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Reversal of typical processing dynamics in positive and negative priming using a non-dominant to dominant cross-language lexical manipulation



Reversal of typical processing dynamics in positive and negative priming using a non-dominant to dominant cross-language lexical manipulation



Memory 2019: 1-12



A bilingual primed lexical decision task was used to investigate priming effects produced by attended and ignored words. Participants were required to name prime target words in their weaker (L2) language and then make lexical decisions to probe target items in their dominant (L1) language. Accelerated lexical decisions to probe target words resulted when the word was a translation equivalent of the preceding prime target word, but they were not impaired when the word was a translation equivalent of the preceding ignored nontarget word. This novel finding of a positive priming effect coupled with the absence of a negative priming effect is the opposite pattern of earlier cross-language experiments wherein priming was assessed from L1 to L2 [i.e., Li, Neumann, & Chen, 2017 . Identity and semantic negative priming in rapid serial visual presentation streams. Attention, Perception & Psychophysics, 79, 1755-1776; Neumann, McCloskey, & Felio, 1999 . Cross-language positive priming disappears, negative priming does not: evidence for two sources of selective inhibition. Memory & Cognition, 27, 1051-1063; Nkrumah & Neumann, 2018 . Cross-language negative priming remains intact, while positive priming disappears: evidence for two sources of selective inhibition. Journal of Cognitive Psychology, 3, 1-12]. The present results may be a reflection of altered excitatory and inhibitory dynamics when a weaker, non-dominant language is the source for potential positive and negative priming effects between languages in bilinguals.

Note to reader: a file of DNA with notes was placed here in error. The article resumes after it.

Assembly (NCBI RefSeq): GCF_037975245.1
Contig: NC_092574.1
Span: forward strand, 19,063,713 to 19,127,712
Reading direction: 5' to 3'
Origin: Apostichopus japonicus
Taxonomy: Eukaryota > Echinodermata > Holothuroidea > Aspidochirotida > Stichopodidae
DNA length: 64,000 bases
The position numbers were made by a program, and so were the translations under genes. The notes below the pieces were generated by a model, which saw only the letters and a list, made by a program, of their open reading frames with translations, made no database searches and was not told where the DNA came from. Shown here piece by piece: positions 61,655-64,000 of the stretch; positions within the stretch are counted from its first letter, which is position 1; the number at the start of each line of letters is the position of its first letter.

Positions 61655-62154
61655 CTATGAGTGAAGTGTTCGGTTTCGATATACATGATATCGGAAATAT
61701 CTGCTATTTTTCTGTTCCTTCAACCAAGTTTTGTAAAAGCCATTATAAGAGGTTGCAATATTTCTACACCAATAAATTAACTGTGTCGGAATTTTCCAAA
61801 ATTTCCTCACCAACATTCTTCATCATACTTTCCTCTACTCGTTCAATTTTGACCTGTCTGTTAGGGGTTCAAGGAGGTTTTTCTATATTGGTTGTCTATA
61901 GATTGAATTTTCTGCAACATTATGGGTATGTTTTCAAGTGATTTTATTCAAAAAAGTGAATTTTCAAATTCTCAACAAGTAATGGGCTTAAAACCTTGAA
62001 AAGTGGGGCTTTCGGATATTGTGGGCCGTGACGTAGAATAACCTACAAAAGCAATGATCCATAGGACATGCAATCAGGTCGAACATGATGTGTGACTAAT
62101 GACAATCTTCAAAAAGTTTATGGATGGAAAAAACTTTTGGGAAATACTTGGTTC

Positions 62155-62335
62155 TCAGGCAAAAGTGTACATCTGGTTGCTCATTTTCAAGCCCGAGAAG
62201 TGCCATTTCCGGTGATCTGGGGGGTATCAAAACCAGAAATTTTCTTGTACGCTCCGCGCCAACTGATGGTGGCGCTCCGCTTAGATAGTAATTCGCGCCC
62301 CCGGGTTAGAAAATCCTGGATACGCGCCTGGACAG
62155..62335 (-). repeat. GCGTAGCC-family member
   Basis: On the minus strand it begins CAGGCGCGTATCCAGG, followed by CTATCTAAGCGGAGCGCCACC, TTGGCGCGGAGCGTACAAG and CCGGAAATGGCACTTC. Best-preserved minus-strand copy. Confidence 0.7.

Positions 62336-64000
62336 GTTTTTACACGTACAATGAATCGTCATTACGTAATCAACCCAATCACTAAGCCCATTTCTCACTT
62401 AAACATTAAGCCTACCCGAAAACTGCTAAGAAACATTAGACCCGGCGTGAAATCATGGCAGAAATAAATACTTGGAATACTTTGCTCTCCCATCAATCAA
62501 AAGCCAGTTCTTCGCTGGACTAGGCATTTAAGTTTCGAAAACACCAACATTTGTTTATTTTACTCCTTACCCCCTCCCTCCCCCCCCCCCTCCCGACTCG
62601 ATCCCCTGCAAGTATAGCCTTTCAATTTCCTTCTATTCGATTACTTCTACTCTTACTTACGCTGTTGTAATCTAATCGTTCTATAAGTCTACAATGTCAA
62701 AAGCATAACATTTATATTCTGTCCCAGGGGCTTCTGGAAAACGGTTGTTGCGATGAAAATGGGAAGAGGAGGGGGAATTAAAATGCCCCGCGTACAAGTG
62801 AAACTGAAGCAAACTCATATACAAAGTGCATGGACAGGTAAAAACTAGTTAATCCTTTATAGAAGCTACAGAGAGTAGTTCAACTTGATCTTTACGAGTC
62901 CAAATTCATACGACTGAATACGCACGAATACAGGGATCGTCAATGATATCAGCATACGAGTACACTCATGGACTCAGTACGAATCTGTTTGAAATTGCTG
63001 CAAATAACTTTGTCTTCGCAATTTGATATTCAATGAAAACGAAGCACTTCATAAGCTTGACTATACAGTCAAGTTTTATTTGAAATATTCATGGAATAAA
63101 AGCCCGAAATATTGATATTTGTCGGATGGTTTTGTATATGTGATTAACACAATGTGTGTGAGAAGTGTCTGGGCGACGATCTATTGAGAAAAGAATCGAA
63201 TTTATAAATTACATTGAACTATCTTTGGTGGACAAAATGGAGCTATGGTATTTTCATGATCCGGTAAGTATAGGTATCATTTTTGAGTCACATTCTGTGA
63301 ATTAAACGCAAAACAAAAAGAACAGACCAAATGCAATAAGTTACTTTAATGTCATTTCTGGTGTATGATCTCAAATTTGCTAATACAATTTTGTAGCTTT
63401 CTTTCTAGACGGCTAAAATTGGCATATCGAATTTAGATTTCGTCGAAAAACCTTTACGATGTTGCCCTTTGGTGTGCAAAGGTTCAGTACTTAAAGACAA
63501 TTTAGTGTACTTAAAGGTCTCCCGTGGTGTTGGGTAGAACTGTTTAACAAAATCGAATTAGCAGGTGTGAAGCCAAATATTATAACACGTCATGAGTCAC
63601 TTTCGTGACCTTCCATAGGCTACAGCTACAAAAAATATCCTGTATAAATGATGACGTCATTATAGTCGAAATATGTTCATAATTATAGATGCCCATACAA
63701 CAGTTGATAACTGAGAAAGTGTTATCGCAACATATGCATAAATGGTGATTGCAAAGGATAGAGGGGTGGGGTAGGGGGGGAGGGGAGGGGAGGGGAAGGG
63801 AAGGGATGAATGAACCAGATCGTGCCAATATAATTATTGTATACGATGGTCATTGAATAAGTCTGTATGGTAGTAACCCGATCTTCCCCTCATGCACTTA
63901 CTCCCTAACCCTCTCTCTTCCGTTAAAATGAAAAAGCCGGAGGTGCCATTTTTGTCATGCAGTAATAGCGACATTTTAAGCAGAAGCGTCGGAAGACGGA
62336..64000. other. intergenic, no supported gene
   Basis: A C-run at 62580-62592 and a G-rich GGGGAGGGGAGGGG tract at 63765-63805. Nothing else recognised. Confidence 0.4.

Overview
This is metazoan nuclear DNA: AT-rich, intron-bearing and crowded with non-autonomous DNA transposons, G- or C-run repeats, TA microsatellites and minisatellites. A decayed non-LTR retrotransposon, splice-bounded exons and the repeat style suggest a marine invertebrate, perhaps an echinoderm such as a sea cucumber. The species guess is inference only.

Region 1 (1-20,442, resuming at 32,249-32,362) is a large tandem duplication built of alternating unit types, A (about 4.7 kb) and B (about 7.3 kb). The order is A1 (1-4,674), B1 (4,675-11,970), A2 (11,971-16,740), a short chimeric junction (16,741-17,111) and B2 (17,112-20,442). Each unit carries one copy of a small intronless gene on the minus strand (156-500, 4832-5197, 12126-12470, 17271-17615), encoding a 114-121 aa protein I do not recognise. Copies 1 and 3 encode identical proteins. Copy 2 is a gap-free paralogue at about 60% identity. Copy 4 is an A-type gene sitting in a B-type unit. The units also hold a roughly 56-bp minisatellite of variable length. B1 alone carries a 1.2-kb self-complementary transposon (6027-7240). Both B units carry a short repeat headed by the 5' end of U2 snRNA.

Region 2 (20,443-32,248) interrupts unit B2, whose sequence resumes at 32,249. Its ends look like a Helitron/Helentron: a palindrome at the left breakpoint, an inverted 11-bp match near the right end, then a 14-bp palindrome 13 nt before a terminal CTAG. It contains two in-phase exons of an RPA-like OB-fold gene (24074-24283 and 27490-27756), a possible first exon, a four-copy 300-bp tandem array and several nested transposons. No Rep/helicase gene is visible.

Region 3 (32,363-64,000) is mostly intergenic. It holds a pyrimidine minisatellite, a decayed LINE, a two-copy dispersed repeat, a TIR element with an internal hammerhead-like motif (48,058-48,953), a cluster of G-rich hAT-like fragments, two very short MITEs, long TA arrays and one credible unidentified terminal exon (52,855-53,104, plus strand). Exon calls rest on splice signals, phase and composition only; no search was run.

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Accession: 066446455

Download citation: RISBibTeXText

PMID: 30704345

DOI: 10.1080/09658211.2019.1573902


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